As I continue my #SummerWithHitchcock, yesterday I watched two films that influenced the Master.
Battleship Potemkin (1925) Set in 1905, the film is a partially fictionalized account of the mutiny aboard the titular ship. As the sailors aboard get tired of the mistreatment from the officers, one sailor called Vakulinchuk encourages them to fight back. This results in a mutiny and the death of Vakulinchuk himself. The sailors take his body to the Port of Odessa, where they are received as heroes. However, the forces of the Tsar might not allow them to continue.
Battleship Potemkin achieves several remarkable feats during its course. First, to present an engaging story without any protagonist. Although Vakulinchuk (Aleksandr Antonov) plays an important role in the first two acts, I wouldn't even say he is a protagonist. The film relies on the events and the visuals to carry the story, instead of specific characters. The story is engaging enough to keep you in on it, rooting for the sailors all the way, even if you can't put a name to them, while the visuals of the civilians marching through Odessa to see their hero are great.
The second thing the film achieves, is an epic sequence known as the Odessa Steps. This scene, even if done today, would probably be impressive (although probably done by CGI). But to think that such a breathtaking scene was done in times when cinema was still growing, it's just remarkable from any cinematic, story-wise, or technical point of view you look at it. Again, director Sergei Eisenstein relies on visuals, fast cuts, and a swift, sweeping direction to present the scene. The way the camera moves through the steps, the effectiveness of the editing, the harrowing visuals, the staging and choreography... so impressive. Easily one of the most impressive scenes I've seen on any film.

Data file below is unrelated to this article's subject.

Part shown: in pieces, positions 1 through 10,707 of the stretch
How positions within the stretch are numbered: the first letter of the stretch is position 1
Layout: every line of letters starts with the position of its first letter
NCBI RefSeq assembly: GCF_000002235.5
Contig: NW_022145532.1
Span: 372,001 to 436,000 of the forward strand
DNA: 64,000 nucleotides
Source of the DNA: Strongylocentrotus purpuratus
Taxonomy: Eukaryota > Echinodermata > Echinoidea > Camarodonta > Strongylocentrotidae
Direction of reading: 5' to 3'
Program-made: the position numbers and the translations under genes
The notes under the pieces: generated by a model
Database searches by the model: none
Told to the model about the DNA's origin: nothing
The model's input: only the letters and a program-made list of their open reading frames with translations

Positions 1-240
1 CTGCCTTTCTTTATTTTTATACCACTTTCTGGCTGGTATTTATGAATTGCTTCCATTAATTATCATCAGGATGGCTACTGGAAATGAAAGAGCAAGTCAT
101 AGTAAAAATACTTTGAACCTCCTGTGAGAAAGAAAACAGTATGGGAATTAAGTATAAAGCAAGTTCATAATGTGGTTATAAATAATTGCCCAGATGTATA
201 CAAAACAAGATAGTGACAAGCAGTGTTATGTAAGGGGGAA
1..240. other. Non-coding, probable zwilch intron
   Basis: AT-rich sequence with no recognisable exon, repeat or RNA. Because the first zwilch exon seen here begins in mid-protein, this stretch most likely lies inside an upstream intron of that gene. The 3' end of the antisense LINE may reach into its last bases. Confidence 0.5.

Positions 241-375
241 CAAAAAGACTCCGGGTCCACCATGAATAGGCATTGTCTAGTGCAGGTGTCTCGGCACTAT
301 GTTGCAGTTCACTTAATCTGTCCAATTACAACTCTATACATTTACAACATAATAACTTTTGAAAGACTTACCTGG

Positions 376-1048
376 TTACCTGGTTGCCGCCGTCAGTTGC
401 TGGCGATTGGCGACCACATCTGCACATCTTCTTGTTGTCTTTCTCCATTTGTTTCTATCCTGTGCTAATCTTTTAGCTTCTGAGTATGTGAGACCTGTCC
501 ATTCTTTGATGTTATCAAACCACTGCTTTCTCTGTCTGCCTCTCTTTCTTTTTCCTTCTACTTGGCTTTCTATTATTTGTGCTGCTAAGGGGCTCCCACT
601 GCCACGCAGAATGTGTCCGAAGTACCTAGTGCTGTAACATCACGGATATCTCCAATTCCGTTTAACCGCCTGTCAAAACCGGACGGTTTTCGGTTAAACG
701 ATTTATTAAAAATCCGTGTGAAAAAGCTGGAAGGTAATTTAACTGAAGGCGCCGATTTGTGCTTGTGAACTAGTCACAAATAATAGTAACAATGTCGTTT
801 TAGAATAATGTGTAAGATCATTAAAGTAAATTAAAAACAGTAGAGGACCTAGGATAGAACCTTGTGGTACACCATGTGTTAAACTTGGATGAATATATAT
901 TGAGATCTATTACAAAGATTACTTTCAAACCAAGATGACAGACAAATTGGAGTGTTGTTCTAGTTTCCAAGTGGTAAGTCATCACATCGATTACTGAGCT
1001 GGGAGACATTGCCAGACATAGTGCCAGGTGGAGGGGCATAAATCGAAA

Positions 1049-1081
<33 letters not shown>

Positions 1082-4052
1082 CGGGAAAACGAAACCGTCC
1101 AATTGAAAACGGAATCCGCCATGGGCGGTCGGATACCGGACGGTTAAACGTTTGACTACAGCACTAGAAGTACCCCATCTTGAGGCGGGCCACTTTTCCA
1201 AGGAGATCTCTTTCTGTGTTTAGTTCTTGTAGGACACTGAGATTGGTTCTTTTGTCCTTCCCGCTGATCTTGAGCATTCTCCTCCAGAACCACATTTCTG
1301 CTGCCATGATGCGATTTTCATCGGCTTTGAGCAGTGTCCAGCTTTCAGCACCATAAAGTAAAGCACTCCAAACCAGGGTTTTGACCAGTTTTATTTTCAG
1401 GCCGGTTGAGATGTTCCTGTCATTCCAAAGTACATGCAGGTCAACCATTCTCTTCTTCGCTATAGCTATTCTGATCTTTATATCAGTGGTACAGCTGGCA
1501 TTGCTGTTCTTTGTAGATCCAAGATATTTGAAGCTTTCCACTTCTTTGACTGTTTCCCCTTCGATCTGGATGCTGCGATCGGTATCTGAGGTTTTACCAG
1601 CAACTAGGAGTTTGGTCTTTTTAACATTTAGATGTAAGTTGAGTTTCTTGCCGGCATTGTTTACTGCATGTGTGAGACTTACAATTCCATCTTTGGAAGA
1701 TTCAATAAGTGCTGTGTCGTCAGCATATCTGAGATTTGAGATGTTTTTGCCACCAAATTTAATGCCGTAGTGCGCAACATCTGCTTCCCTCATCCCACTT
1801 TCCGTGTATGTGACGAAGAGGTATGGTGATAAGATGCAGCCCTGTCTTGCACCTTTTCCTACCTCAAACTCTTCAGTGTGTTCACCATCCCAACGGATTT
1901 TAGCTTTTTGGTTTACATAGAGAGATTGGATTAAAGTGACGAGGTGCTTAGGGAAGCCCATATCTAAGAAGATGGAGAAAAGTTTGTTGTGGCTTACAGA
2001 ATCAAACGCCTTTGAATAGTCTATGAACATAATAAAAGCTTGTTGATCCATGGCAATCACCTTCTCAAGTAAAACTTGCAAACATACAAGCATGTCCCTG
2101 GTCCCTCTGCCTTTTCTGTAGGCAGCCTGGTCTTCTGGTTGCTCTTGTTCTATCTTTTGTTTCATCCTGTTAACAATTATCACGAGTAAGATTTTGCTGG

Unfortunately, the film loses a bit of steam in its last act, which was to be expected after that scene. There is tension, but it never reaches those heights again. Still, Battleship Potemkin remains a unique feat for cinema, and a kick-ass film overall. Grade: A
The Last Laugh (1924) Directed by F.W. Murnau, this film follows an aging doorman (Emil Jannings) at a prestigious hotel, who is demoted and replaced by a younger man. This is yet another film that Hitchcock mentions as an inspiration, and is notable for not using title-cards for any dialogue.
IMO, the film has two stars: first, acting-wise, Jannings carries the film beautifully. The way he portrays the nameless doorman and his evolution (or de-evolution) through the film is amazing, especially when you consider he's doing it all through body language and facial expressions. He succeeds in transmitting first the pride of the character, and then the frustration and despair at his fate.
The second star would be Murnau, who brings up a unique style of direction to it. As I was watching the film, I remarked (and tweeted) how much I loved the camera movement, how fluid it was. Then I read that Murnau used some innovative techniques to carry the camera around, and it's perfect! Murnau knows when to use swift camera movements, and when to be patient and focus on Jannings.
I'm still trying to make-up my mind about the epilogue, and the reasoning behind it; but as it is, the film is a tragic reminder of how society ruthlessly discards the elderly. A really amazing film. Grade: A